Hello, Readers! Welcome to April’s Spotlight.
A slight preface to the meat of this review – pay attention to the Author’s name in regard to this book as there is another with the exact same title written by Daniel Ehrenhaft. These are two fairly different books and I’d hate for people to be confused as to which one I’m Spotlighting! We’ll be visiting a semi-post-apocalyptic England in Adrian J. Walker’s book versus the prion-disease altered state of Oregon in Daniel Ehrenhaft’s book. (Though… that one sounds good too. Great. Another addition to my To Be Read pile… Keep ’em comin’, I guess!)
Another note; The Last Dog on Earth that I’m reviewing is fairly mature in nature with language fit to make a sailor blush and some instances of forced sexual interaction. The first I mention just to caution those who don’t care for cussing (I couldn’t care less. Colorful language is just fine by me and Lineker is a wordsmith who can hammer out imagery that’s intensely rich, alternating between poetry and filthy-minded verbiage without skipping a beat.) the second I mention to spare anyone triggered by such things a potentially upsetting surprise – the language isn’t explicit in this case, more implied, but it warrants a mention anyway. If you can deal with these things, let’s continue.
I’m reviewing the Audible version. If you have the service or another way of accessing the book in its audio iteration, please do. The voice cast does an incredible job and it’s well, well worth it. I cannot stress this enough. The voice talent of Jonathan Aris and David John do an awesome job as Lineker and his owner, Reginald. They’re so different in delivery, personality, and language but come together to make a whole that’s so much greater than the sum of its parts.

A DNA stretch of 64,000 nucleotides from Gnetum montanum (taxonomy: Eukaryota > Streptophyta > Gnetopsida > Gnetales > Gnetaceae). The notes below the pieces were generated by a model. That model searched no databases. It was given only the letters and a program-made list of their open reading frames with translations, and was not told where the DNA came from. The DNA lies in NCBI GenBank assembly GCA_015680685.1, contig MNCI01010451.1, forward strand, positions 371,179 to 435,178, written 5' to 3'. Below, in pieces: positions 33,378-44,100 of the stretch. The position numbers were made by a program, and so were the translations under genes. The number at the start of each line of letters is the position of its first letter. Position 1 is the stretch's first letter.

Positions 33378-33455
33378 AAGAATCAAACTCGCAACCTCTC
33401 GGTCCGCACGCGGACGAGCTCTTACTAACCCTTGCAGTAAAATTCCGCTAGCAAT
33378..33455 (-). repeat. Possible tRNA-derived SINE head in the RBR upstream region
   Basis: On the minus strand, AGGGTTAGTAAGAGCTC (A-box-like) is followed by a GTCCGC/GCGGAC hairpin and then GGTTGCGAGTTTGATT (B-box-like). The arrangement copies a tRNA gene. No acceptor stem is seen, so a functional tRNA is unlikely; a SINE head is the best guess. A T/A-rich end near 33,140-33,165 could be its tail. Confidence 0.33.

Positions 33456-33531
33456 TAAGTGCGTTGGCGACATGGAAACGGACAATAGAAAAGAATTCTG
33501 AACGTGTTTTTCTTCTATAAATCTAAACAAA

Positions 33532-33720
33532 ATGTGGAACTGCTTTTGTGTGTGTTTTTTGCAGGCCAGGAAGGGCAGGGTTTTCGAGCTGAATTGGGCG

So, let’s settle in with a nice cup of tea and take a look at what the titular Last Dog on Earth is up to.
- Author: Adrian J. Walker
Formats: Kindle, Paperback, and Audible.
Price: $9.99 for Kindle, $15.99 for Paperback, and $18.99 for Audible (or free with Audible Plus).
Length: 450 pages or 13 hours 2 minutes in audio format.
Narrators: Jonathan Aris & David John.
Number of books in the series: It’s a standalone title.
Lineker, named for the famous footballer, is what’s referred to by most as a mongrel. A genetic blending of dogs that you’d be hard-pressed to extricate from one another. A real Heinz 57. Or, as he puts it, he’s an original. They broke the mold once they were done making him.
Lineker is an observer of people, of nature, of the world around him. But mostly of Reginald, his owner. Reginald is one of only a few people left in his neighborhood. He has a telescope to keep track of the others, but he’s fine with not interacting with them. He has his territory and they have theirs. He has his code to live by and it’s served both him and Lineker well so far. Don’t force open locked doors, don’t stray from your area. If you do meet someone else, don’t let them touch you. (He has a laminated card he brings with him to explain this, just to save time.)
A pretty strict set of rules, right? Well, Reginald is a pretty controlled guy. And Lineker loves that about him, as well as everything else. It’s them against the world and they have the kind of bond that only comes from shared hardship.
Because this world is a hard place. The country has been ruined by a global populist fascist movement known as The Purples. Staying clear of them is Reginald’s main goal as he has to walk the broken and bombed city streets scrounging up food for him and Lineker. Still. The peace and quiet can’t be beaten.